Papers of John Adams, volume 12

From Francis Dana, 17 December 1781 Dana, Francis JA From Francis Dana, 17 December 1781 Dana, Francis Adams, John
From Francis Dana
St: Petersbourg Decr: 6/17 1781 Dear Sir

I have been long waiting with great impatience to hear directly from you, my disappointment has been owing in part without doubt, to your late illness, from which I hope you have entirely recovered. This climate agrees very ill with my health; for more than a month past, I have been almost constantly visited with a very severe headach, perhaps it is to be attributed in some measure to the stove fires, of which I have given a particular account in my letter to Mr: Thaxter.1 Mr: Stephen Sayer who has probably arrived in your City before 146this time, has the care of a packet for you. I sent another under cover to Mr: De Neufville, by water, the vessel sailed from hence about the middle of Septr.—passed the Sound sometime in Octr: and yet Mr: D. in his letters to me of the 20th. and 27th. of Novr: makes no mention of it. This makes me very anxious about my letters. The vessel was a Russian bottom, and the Capt: was charged to deliver them with his own hand, by his owners. Every precaution in my power was taken, and they must take their fate. Shou’d they come to hand I hope you will give me the earliest information of it.

I want to write to you upon a special matter which it wou’d not be prudent to do, till we have settled our Cyphers. Don’t neglect the scheme I sent you. I am convinced it wou’d with a little use, be attended with very little trouble to you. I am fully convinced also that even upon a supposition that my principal business shou’d not succeed, it will be no disadvantage to us that I have come on. I flatter myself I have already acquired some useful informations. My ideas of things here have been much corrected. I have seen something of the policy of Friends and Foes, at this Court. And shall at least know what we have to expect from the one and the other.

I live here on very good terms with Minister of Holland and find considerable advantage in this connection. I now see that Comte de Panin has no weight, and Comte D’Osterman is of less consequence still if possible. The Marq: De Verac told me the day before yesterday that Congress had appointed four Commissioners to negotiate a peace when the time shall come. He did not tell who they were, and for particular reasons I did not choose to ask him. I hope they are good Men and true. If he is not mistaken I shall doubtless soon hear of it from you. You must give yourself some trouble to keep me well informed of what is going on. I hear you have presented a second memorial.2 I wish it may have the desired effect. We received the great news of the surrender of Ld. Cornwallis and his Army on the 2d. inst:.3 Thus the very first rational plan which has been formed, has happily been crowned with the most ample success. The world in general must now see that nothing has been wanting to distroy the whole British Force in America but the proper direction of that of their Enemies. There is no saying yet what impression this great event may make here. The consequence in America, I think, will be the evacuation of Charlestown and all the British posts in Carolina, which will not only set that State free, but Georgia also. The British will not surely hazard such distant posts another Campaign; besides, they will want to 147strengthen their principal post New-York. That they will hold to the last moment, at every hazard. But what think you of Peace, has this event brought it nearer? Will the British now think that France means seriously to co-operate with the United States? And will this conviction seriously incline the British Cabinet to Peace?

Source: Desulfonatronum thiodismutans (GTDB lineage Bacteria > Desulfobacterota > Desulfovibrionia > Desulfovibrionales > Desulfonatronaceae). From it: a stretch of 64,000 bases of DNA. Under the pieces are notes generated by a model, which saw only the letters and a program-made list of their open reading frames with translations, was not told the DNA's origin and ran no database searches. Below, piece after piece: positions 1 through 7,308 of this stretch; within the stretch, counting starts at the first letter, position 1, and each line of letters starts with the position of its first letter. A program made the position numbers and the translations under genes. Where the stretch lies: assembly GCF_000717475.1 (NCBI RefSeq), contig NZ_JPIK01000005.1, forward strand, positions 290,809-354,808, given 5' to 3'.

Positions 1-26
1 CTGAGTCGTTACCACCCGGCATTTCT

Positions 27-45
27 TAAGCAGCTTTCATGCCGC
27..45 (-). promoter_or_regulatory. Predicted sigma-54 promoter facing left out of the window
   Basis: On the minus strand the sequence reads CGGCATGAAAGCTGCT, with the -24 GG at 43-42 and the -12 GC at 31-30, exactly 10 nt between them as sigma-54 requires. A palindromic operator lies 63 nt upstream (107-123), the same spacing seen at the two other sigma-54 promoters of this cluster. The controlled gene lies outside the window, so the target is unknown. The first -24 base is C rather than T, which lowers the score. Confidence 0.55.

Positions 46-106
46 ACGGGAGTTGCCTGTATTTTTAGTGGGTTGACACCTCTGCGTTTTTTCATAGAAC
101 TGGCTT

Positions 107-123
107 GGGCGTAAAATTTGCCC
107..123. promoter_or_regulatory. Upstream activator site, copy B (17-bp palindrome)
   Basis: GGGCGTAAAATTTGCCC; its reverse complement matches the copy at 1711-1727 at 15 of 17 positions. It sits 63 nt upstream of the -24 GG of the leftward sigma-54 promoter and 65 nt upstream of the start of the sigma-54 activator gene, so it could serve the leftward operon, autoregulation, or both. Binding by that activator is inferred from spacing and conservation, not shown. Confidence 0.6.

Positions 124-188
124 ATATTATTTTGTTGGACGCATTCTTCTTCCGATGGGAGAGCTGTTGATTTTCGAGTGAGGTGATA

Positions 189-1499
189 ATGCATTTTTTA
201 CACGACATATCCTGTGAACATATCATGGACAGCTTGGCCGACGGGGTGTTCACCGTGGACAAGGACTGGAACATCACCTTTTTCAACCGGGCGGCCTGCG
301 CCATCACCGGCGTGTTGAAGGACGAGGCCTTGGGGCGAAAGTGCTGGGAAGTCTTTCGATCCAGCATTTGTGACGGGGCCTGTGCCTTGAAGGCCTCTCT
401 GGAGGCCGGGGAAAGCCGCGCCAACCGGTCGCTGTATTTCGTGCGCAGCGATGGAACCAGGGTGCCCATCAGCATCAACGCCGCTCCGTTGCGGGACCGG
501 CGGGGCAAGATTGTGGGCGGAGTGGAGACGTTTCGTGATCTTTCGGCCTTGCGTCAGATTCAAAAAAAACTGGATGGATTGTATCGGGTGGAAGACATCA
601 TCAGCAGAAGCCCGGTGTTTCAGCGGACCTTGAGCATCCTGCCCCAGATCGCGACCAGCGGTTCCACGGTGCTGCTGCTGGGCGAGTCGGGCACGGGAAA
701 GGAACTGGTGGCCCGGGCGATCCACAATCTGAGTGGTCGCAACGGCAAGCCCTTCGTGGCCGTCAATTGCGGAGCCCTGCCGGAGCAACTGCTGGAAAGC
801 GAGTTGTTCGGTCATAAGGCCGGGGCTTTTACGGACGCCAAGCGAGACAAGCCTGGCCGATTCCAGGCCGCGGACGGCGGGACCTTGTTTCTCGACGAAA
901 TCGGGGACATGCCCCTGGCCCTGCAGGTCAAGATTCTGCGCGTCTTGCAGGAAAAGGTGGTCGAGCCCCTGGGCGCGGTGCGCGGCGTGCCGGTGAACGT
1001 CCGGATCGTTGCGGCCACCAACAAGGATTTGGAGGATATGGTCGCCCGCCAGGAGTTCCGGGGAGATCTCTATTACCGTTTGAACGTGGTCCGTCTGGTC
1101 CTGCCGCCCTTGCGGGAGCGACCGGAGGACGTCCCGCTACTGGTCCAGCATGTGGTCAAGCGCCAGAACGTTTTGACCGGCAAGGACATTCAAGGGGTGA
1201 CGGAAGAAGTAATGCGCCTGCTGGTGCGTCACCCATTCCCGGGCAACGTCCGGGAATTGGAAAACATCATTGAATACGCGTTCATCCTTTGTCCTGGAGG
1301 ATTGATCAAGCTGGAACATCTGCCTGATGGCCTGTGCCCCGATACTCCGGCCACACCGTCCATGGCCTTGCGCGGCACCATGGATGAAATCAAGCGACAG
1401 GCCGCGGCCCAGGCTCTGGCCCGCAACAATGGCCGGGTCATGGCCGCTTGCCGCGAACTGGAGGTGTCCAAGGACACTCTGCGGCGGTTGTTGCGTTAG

To give you my own sentiments, I think they will still affect to brave it out. I hope indeed they will. Our time has not yet come. The coming over to the Continent of Ld: Mansfield with his whole family, as is said, is matter of speculation. Has his Lordship who has been the Chief adviser of this wicked war, out of which indeed great good has come, now stepped forth as the Harbinger of a Peace? Or has his sagacity, foreseeing this capital event of the total loss of a second British Army, taught him to dread consequences fatal to his person and connections and to fly from them?

I am sorry to learn that mon Fils is again in Spain. How comes this about. Colo. Searle and Majr: Jackson I am told are there too. Your Son is very well and wou’d have wrote to you if this had been a private opportunity. I have not got an Instructor for him, nor are there any good ones to be had here. He pursues his Latin as well as he can. I shall change my lodgings in a few days. Mr: De Neufville will give you the address: though it is more expensive it may yet be adviseable, to write under cover.

I am, dear Sir, with the greatest esteem & respect, your much obliged Friend & obedient humble Servant FRA DANA

P.S. My best regards to Mr: Thaxter and all friends near you. If Capt: Bell who went over to England while I was in Holland, has not bought the Abbe Raynal’s History of the Indies (in English), and Smith Wealth of Nations, for me, pray give the necessary directions to Messrs: Sigourney & Co: to send for the last Editions of both works, on my account, and to forward them in my name by the first good opportunity to Mr: Jona: Jackson. Mr: Thaxter will make the necessary enquiry about this Business. I have forgot whether I desired Bell to leave that with you, or with Messrs: Sigourney & Co:.